Adding videos to email campaigns can dramatically increase clickthrough rates (CTR), webpage traffic and even conversions. It’s also a great way to promote or recycle valuable video content.

Coursera showcases video lectures in their emails.

Here are a few case studies on the success of video in email campaigns:

•  Hubspot added a quirky video to a sales email and enjoyed a CTR of 16.4%, a 583% increase over the 2.4% industry benchmark for B2B emails.

•  Wistia compared the CTR for regular emails (12%) versus emails containing video (38%), and saw more than a 300% improvement.

• Ragan used video in email to promote upcoming live events and saw a 200% increase in CTR over regular campaigns.

Try using videos in email to feature a new product, provide a tutorial, showcase a customer testimonial or promote a cause. Whether you’re a novice template designer or skilled email coding wizard, there’s a way for marketers of all levels to add videos to emails.

Basic: Image with play button

Using an image that links to a video is definitely the most popular and easiest option. You don’t need any fancy design or coding skills; all you have to do is add a play button overlay onto a video screenshot, and make sure it clicks through to the video destination.

Club W shows us how to day drink like the Spanish.

You can also be a bit playful when designing your play button and player. Try adding one that reflects your branding, like these guys:

Hugh & Crye makes stylish mens’ shirts and fun ALS Bucket Challenge videos.


Medium: GIF snippet of the video

GIF’s in emails are so hot right now. If you want to promote a video with something fancier than a still image, use a GIF of a video snippet. The movement will catch the readers’ eyes and encourage them to click through to see the full video. GIF’s also enjoy wide support across email clients (with the exception of Microsoft Outlook 2007+ and Windows Phone 7, which will only display the first frame), so you don’t have to worry about the end user experience.

Urban Outfitters uses a GIF to promote a new Blood Orange video.


There are many different ways to create GIFs, such as using Photoshop, the $5 GIF Brewery, or a number of free tools like ImgFlipPicasion and GIFMaker. Be sure to add a play button to your GIF to indicate that it clicks through to a video.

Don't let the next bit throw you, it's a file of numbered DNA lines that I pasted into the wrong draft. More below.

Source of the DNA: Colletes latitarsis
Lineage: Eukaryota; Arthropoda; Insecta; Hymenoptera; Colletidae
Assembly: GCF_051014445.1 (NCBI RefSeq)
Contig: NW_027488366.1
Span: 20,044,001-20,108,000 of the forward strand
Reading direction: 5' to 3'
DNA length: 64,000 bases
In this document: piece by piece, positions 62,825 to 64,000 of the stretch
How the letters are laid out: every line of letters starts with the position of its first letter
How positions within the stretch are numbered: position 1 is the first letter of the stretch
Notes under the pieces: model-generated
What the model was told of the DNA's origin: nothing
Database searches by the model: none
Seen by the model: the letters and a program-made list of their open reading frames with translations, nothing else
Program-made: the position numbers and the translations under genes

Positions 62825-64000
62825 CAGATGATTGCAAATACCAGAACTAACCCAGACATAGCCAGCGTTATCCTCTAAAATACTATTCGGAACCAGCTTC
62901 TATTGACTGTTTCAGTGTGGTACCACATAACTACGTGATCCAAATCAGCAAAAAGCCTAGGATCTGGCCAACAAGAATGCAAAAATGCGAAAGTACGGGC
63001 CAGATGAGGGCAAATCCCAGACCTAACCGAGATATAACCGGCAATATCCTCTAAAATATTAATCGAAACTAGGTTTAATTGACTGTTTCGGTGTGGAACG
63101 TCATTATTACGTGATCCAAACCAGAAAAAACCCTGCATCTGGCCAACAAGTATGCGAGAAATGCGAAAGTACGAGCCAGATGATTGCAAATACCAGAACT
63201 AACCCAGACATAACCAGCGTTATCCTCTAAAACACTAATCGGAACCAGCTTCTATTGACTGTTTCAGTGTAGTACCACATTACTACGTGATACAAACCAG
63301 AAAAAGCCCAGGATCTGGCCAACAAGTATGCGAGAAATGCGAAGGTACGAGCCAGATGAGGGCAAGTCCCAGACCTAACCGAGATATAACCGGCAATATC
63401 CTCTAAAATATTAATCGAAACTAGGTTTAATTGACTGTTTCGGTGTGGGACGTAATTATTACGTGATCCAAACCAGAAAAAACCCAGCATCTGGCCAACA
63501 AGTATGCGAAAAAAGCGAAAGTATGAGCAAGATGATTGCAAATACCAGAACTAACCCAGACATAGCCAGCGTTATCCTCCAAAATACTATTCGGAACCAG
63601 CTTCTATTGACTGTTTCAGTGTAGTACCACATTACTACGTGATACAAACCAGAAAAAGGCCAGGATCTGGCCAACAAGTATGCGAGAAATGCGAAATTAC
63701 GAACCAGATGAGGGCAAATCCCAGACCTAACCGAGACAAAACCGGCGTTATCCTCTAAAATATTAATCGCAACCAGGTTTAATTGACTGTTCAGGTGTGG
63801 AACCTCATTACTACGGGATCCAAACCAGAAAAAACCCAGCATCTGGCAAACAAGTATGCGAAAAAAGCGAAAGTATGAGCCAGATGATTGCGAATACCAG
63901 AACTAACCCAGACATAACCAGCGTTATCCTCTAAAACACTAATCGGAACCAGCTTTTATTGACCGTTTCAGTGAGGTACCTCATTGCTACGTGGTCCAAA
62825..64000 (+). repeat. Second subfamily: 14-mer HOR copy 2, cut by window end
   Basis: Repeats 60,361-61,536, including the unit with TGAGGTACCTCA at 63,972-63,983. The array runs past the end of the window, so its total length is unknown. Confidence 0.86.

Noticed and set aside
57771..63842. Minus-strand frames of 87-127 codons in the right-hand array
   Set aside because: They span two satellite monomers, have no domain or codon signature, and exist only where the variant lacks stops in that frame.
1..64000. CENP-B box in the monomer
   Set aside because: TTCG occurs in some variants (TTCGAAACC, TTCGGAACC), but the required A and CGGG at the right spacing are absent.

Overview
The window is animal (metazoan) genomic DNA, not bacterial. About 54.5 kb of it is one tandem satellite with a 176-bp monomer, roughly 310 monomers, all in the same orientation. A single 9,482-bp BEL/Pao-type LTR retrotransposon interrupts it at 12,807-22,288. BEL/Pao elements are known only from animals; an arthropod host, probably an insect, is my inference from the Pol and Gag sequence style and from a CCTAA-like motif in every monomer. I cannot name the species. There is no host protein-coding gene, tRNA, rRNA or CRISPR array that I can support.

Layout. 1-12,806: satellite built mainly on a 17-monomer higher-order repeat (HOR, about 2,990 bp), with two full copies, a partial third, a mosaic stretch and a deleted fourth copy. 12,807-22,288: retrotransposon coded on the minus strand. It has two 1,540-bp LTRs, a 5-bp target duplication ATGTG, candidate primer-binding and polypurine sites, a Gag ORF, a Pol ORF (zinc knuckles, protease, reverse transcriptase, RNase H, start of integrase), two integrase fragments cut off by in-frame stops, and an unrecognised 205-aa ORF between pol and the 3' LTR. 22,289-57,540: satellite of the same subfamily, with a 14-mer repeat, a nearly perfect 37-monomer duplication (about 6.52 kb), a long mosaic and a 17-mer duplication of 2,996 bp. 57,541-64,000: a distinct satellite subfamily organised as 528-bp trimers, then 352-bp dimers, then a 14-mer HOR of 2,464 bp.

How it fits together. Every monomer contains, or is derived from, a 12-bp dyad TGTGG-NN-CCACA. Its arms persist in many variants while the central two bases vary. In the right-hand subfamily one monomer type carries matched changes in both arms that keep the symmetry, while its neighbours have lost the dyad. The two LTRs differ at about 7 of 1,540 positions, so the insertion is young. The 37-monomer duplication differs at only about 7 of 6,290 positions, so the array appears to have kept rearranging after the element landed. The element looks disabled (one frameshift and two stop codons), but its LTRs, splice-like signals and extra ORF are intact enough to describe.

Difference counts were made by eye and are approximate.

MeUndies teases us with models in underwear getting splattered by paint.


Advanced: HTML5 code with fallback image

If you have access to a skilled email coder and want to go the extra mile, you can add an HTML5 video that will play directly in the email. Yes, you heard right. The subscriber will be able to watch the video right in their email client without having open another page. Be aware that so far HTML5 video is only supported by Apple Mail, iOS devices, Outlook 2011 and Thunderbird. For everyone else, you’ll need to set a fallback image.

Here are two detailed guidelines on how to code HTML5 videos in emails:

Email on Acid provides a handy tutorial and code snippet for adding HTML5 videos in emails. The main issue they faced was getting the fallback image to work on Android devices. The workaround is to use media queries to hide the Android player and to show the image.

Litmus added an impressive HTML5 video background to an email promoting their Email Design Conference. The process included adding specific media queries for desktop and mobile clients, adding fallback images for clients that didn’t offer HTML5 video support, and removing unwanted play buttons added by iOS devices. It wasn’t easy to implement, but the result dazzled their subscribers and the entire email marketing community.

Why not try an A/B test for your next email campaign to compare CTR for an image versus a video? We’d love to know your results.

This article was originally posted on the Iterable blog.